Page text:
Reducing fetal alcohol exposure in the United States

Emily H. Waterman, Dawn Pruett, Aaron B. Caughey

Research output: Contribution to journalReview article

10 Scopus citations

Abstract

Fetal alcohol exposure is the leading preventable cause of birth and developmental defects in the United States. Despite a growing body of knowledge about the spectrum of disorders resulting from fetal alcohol exposure, 1 in 9 pregnant women continues to drink alcohol during pregnancy, and a small percentage of pregnant women continues to binge drink. Health care providers do not consistently screen pregnant women for alcohol use, nor do health professionals necessarily know how to counsel pregnant women effectively about the risks of fetal alcohol exposure. In this article, we review the epidemiology of fetal alcohol exposure and discuss current strategies for screening and prevention of fetal alcohol exposure. We also explore the multiple barriers that exist toward reducing alcohol-exposed pregnancies from the patient, provider, and systems perspectives. Finally, we make recommendations for improved clinical and public health strategies to eliminate fetal alcohol exposure in the United States.Target Audience: Obstetricians and gynecologists, family physiciansLearning Objectives: After completing this CME activity, physicians should be better able to describe rates of fetal alcohol exposure in the United States, describe the demographic characteristics of women at highest risk for fetal alcohol exposure, counsel patients appropriately regarding the risk of poor fetal outcomes in association with fetal alcohol exposure, and understand the barriers to effective counseling about fetal alcohol exposure.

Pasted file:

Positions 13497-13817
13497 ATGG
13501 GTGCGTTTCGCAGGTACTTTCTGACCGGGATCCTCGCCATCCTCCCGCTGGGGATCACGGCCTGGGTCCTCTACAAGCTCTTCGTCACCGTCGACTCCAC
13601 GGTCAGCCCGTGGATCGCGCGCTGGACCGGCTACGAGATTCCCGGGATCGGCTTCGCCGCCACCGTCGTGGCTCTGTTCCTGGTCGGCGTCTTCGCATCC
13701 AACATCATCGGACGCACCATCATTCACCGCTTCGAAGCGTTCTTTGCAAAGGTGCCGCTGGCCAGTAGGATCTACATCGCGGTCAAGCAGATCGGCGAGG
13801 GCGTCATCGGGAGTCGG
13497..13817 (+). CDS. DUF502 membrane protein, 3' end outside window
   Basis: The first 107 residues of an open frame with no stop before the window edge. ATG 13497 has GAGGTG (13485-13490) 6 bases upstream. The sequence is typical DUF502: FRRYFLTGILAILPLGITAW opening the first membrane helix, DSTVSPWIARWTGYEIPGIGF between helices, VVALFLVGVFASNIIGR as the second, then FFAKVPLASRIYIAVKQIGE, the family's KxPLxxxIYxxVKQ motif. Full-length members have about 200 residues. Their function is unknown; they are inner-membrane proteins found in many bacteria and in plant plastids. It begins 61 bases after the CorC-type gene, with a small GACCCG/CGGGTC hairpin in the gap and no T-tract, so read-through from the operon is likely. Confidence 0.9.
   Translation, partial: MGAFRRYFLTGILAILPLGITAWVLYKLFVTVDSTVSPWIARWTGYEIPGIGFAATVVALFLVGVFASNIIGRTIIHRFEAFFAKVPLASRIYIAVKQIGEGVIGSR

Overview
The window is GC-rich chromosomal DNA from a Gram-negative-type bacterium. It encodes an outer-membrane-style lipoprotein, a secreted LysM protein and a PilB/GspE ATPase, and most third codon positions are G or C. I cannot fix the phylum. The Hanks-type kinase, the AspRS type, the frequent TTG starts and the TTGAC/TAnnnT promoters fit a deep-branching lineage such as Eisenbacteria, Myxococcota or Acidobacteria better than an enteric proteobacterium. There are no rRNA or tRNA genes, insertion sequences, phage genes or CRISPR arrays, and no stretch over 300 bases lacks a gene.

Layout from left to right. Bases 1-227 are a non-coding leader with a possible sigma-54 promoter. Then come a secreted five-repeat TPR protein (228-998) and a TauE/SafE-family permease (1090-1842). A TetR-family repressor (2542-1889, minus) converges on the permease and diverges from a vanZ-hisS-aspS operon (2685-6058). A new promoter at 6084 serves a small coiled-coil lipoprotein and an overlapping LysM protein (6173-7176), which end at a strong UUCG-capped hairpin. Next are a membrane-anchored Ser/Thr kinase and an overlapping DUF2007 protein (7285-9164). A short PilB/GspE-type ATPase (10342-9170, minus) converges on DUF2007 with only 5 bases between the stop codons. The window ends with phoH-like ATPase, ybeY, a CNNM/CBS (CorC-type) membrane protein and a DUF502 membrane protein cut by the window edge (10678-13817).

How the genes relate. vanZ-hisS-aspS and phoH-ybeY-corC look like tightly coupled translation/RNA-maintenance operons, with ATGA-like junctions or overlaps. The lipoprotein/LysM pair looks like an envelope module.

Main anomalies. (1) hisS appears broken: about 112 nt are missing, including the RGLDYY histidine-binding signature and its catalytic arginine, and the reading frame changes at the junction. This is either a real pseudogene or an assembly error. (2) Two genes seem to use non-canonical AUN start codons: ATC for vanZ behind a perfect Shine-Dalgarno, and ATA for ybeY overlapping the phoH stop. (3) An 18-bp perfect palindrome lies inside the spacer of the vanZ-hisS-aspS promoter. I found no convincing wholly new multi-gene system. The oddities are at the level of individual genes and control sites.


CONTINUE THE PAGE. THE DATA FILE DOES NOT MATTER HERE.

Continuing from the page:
Original languageEnglish (US)
Pages (from-to)367-378
Number of pages12
JournalObstetrical and Gynecological Survey
Volume68
Issue number5
DOIs
StatePublished - May 1 2013

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ASJC Scopus subject areas

  • Obstetrics and Gynecology

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